As some of you know, I’ve spent the last few months living and working from a quiet bay on Baja’s Sea of Cortez. (If doing your dissertation literature review looks a lot like solitary confinement, why not confine yourself somewhere you can paddleboard?) But it’s not been all quiet.
The Sierra La Giganta mountains rise at our backs, and a pristine group of islands sit on the close horizon – a designated marine preserve and UNESCO World Heritage site for their geology and ecology. A well-intended eco-development was started here about 10 years ago, but went belly-up during the recession. Barely crawling out about 18 months ago, the community includes an unlikely mix of the original nature loving residents (mostly Canadian), snowbirds and golf enthusiasts from the United States, and investors from Mexico City. People are feeling more secure now. The single hotel at the end of the beach has just been purchased by Mexico’s wealthiest man (5th wealthiest in the world, I hear).
Which brings me to my story
I’ve been flying back to the States once a month to meet with a group of leaders in a leadership development Hothouse I facilitate. We’ve been working on leading through conflict… And down here on this quiet beach I ran smack into a pinch.
Hothousers – and others intrigued with deepening their communication skills – help a paddleboarder out!
A Sunday morning surprise
It was Easter Sunday – a big go-camping-on-a-beach-with-your-family occasion in this part of Mexico – I went out for my morning paddle and saw something new. A yacht, with anchor dropped right in the center of our small bay. And I mean a YACHT: three decks, pulling a tricked out fishing skiff, you get the picture.
I was irritated. Except for the occasional clam diver floating in a little fishing panga out in the channel, I’ve never seen a boat here. Who gave this one permission to block my view of the islands?
My partner was amused by my frustration. “But I don’t want a bay overrun by motor boats,” I insisted hotly. “This isn’t Cabo. Next thing you know, there will be jet skis.” I hate jet skis. I think of them as leaf blowers on the water. Get a rake! You were going to go to the gym anyway, weren’t you? Anyway.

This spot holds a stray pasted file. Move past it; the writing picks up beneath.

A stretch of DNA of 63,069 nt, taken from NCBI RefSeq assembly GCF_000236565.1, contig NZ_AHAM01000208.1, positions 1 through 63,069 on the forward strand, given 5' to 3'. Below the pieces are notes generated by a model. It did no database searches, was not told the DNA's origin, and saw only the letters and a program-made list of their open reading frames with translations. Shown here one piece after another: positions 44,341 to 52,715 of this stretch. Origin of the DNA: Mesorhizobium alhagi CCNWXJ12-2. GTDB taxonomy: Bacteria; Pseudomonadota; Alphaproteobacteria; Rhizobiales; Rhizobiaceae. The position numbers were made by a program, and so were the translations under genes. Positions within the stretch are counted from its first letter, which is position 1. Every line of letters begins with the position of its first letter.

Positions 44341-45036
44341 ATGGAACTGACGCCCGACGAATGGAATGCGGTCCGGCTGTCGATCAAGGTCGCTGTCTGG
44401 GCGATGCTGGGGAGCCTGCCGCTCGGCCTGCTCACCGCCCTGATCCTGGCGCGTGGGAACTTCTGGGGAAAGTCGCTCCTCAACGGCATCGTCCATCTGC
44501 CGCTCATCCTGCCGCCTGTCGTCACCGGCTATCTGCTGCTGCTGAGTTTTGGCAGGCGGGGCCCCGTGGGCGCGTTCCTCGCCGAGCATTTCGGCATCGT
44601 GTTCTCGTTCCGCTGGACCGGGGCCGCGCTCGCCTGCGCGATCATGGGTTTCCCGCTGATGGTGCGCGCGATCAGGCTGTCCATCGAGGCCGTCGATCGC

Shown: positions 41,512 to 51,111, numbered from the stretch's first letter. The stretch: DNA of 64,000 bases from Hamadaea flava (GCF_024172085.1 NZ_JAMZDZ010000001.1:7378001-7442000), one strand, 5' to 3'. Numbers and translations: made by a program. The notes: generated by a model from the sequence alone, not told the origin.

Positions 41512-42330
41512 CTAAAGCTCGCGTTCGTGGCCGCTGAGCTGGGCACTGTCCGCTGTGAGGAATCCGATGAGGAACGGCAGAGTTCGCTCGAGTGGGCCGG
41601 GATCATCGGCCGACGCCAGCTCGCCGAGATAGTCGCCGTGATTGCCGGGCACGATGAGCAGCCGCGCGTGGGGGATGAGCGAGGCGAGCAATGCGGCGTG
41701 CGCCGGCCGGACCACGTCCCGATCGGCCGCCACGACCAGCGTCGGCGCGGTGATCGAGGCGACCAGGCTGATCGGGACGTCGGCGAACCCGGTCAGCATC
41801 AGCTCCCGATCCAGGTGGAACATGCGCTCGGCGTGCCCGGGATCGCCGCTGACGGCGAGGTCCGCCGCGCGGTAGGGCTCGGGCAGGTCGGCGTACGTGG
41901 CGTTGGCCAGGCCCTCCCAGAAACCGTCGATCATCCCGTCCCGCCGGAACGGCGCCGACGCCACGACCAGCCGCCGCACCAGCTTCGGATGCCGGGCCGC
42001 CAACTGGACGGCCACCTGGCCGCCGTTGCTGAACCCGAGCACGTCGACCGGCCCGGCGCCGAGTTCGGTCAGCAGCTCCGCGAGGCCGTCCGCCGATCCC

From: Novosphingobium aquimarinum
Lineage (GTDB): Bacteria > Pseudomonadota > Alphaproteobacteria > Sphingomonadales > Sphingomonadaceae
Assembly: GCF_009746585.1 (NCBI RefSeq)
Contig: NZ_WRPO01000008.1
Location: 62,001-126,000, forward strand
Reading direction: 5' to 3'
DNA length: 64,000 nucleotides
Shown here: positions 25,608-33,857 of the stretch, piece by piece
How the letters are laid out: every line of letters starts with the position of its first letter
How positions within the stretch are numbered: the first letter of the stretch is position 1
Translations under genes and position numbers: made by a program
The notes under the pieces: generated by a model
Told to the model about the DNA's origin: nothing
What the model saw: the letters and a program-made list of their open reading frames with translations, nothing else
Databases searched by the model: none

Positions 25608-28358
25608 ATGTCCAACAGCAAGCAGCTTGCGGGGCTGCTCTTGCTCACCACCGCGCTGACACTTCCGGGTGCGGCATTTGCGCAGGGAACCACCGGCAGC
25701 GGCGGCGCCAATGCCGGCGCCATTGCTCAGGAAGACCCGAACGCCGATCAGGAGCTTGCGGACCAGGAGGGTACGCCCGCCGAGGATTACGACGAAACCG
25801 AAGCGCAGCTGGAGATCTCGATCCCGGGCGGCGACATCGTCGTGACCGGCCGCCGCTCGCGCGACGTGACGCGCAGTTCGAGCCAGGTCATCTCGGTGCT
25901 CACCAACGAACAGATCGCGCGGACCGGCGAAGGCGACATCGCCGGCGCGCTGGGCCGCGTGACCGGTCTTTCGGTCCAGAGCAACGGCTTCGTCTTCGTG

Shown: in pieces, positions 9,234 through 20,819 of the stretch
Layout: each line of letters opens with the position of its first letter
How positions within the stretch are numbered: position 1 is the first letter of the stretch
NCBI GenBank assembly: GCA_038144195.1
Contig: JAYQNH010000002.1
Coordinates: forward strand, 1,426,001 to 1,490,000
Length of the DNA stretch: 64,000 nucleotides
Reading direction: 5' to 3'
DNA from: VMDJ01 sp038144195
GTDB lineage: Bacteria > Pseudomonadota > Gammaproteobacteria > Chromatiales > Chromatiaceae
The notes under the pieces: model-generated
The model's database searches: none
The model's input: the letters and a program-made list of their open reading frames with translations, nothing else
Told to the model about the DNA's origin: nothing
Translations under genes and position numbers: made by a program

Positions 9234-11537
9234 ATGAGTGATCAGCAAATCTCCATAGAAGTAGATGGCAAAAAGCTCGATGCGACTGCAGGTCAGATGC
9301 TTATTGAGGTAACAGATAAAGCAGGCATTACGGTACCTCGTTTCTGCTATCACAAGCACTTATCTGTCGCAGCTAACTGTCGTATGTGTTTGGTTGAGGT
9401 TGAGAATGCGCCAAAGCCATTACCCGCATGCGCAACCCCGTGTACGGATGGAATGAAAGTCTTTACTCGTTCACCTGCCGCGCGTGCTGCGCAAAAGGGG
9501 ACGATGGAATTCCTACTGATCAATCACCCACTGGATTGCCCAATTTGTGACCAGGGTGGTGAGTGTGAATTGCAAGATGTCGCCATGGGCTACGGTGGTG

“Have you seen a jet ski yet?” she asked. I had to admit I hadn’t.
On our paddle that morning, I detoured casually by our visitors (if you can call paddleboarding across an otherwise empty bay straight to the giant yacht in the middle of it, “casual”). Two men in deck shoes and uniform polo shirts were standing at the stern on the lower deck.
“Hi there,” I said. “Whereabouts are you coming from?”
They waved south, vague. “La Paz area.”
“What brings you here?” I asked, fishing for an opportunity to comment on how beautiful the natural environment was here. I paddled a bit closer.
“Oh, just out and about,” one replied.
Then I saw it. A ginormous jet ski, tethered to the back.
The men were standing, watching me.
I had nothing.
“Well, enjoy this beautiful day,” I said. I turned my board and began to paddle. As I put distance between myself and the yacht, they thawed a bit. “You too,” one said. “Have a nice Easter,” said the other.
I fretted. Inside, I knew if I did nothing, I was chickening out on something I cared about. But what should I do? What could I say?
“I personally will not be able to concentrate on reading my journal articles unless you assure me no one is getting on that jet ski here”? Who cared? I’d tell me to just get over myself. Besides, I was just a renter. “You’ll spend the rest of your life rotting in a Mexican jail if you disturb the peace in this bay,” sounded ludicrous, even to me. “The community has a rule against jet skis”? Truth was, I had no idea what the community thought about them, let alone what formal rules or authority might exist. I’d barely talked to anyone with my nose buried in all those books.
“Have you seen anyone actually use the jetski?” my partner asked calmly as we paddled over the coral. She had a point.
An hour later, reading back on the beach, I heard it. A huge tail of water arced behind the jet ski as its rider sped across the bay. Doughnut after doughnut until the water roiled. Then, the jet ski came back toward the yacht and began carving another circle around it, again and again. It reminded me of a friend’s adolescent son years ago. His mother, my friend, told him if he was going to ride his snowmobile he needed to stay close, and he buzzed ferocious circles around the cabin for hours, much to her chagrin.
An older man I’d seen around was taking a walk down the beach. He stopped by me, and we watched for a moment. “We’ve never had a boat like that here,” he remarked, then turned to continue his walk.
Let’s pool our collective intelligence on this one. What would you do next? Respond by posting a comment with your best thinking below. I need some (other) perspective.
(In a few days, I’ll tell you what actually happened – and tuck your insights into my life jacket for next time.)